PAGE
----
I am trying to understand how the Sun affects tides on the Earth's oceans and seas.
It is quite clear that when the Moon is in the first and in the third quarter, the Sun's and the Moon's gravitational forces are exerted in different directions (90° apart) and consequently the tidal range is at its minimum, and it is called neap tide.
It is also intuitive that when the Moon and the Sun are aligned on the same side of Earth (new moon), their gravitational forces sum up and cause the tidal range to reach its maximum (spring tide).
What I don't understand is the reason why spring tides are also caused by a full moon configuration, when the Moon and the Sun are still aligned but on Earth's opposite sides. Intuitively speaking, I would expect the resulting tidal range to be smaller than that occurring during a new moon (but still greater than a neap tide), because the Sun's gravitational force (though lower that the Moon's) actually opposes that of the Moon.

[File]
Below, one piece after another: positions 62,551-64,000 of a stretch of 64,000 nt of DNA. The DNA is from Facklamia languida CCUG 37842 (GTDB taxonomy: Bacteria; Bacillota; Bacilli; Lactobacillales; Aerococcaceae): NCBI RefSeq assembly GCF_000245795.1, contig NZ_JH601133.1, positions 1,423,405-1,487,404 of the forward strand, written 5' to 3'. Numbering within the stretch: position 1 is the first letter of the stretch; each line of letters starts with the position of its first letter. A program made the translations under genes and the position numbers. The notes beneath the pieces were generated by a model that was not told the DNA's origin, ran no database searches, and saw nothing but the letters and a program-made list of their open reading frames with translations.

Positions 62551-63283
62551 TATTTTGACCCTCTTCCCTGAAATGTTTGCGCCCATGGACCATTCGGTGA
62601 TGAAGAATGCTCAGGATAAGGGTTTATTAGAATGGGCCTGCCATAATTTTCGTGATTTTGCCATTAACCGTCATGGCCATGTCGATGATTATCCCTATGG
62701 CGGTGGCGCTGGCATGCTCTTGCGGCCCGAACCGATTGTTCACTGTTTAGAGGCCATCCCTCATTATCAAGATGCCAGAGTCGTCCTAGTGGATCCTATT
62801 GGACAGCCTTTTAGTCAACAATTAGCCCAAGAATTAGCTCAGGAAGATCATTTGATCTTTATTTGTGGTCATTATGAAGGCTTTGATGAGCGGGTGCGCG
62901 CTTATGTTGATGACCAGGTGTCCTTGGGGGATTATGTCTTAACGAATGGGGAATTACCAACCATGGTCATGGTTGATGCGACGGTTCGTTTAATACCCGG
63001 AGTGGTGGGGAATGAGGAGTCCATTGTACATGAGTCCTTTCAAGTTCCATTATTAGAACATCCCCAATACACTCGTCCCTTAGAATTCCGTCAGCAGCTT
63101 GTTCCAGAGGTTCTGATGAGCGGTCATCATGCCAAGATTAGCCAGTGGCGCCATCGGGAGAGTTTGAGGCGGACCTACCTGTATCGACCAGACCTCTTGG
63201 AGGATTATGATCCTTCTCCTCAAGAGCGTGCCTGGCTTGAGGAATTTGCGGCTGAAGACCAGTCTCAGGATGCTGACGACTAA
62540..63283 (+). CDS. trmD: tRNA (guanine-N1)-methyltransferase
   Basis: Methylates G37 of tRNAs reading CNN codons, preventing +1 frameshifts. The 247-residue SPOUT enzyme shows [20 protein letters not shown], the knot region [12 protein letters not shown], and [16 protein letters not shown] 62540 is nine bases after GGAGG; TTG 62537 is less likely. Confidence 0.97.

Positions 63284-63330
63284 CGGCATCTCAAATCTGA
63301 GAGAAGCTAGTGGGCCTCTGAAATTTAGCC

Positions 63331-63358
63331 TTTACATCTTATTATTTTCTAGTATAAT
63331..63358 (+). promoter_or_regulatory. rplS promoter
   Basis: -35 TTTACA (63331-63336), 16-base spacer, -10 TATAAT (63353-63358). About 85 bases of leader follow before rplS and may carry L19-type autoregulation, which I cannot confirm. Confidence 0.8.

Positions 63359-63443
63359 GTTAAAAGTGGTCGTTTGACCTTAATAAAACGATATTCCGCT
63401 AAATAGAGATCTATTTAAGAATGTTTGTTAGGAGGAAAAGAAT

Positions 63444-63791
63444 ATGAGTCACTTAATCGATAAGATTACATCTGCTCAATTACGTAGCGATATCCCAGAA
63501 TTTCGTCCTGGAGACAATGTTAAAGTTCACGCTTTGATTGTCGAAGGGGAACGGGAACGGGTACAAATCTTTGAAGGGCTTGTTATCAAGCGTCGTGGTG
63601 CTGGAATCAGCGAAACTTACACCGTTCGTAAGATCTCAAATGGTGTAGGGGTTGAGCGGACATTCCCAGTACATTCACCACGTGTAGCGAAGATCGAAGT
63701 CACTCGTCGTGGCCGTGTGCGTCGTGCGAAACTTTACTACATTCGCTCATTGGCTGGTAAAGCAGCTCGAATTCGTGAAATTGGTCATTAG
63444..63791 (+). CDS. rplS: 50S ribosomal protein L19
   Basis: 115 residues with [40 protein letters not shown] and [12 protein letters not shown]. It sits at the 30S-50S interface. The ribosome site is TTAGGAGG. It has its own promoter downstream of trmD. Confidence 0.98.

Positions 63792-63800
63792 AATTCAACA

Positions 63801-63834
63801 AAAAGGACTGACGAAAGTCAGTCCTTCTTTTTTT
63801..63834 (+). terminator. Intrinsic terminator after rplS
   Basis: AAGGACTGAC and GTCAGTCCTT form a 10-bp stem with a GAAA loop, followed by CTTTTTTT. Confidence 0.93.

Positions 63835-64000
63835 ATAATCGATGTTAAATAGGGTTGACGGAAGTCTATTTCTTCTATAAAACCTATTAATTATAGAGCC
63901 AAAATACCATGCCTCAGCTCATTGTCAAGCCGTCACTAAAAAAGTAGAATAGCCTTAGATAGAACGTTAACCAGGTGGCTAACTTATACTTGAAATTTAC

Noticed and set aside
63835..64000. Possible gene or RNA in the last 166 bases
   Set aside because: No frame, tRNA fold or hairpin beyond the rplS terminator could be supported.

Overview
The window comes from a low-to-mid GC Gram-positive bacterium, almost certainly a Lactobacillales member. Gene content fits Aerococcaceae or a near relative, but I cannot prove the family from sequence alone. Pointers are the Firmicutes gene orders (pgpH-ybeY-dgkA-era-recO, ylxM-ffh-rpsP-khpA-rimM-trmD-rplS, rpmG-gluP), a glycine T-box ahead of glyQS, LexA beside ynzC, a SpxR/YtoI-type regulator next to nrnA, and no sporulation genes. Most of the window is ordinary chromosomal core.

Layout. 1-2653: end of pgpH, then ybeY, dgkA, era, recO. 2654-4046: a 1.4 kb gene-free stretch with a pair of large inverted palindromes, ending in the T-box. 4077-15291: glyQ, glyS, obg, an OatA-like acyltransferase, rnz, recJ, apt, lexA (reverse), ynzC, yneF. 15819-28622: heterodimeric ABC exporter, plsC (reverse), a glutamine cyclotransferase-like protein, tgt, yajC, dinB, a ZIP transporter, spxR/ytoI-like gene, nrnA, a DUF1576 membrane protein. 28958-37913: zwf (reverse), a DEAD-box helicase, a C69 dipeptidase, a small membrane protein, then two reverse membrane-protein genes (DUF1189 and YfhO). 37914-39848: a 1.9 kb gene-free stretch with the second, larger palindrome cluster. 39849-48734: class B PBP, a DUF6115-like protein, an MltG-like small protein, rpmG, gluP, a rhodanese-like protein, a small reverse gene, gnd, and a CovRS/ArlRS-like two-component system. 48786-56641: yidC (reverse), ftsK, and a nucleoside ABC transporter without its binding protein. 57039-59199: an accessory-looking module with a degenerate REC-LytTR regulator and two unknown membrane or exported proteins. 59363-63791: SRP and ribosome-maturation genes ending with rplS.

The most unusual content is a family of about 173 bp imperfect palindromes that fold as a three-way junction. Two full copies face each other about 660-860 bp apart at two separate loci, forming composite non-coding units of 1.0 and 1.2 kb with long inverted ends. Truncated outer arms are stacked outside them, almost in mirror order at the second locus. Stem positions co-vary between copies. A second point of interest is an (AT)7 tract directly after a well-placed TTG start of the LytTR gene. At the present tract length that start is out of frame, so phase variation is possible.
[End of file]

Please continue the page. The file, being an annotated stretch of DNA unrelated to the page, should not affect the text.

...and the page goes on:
Having said that, am I missing some physical phenomena in the description above for the two spring tides to be equal (where I neglected the rotating Earth's centrifugal force for simplicity, though I'm aware of its role in tides) or am I just misunderstanding the fact that the two kind of spring tides actually have different ranges, although both greater than neap tides?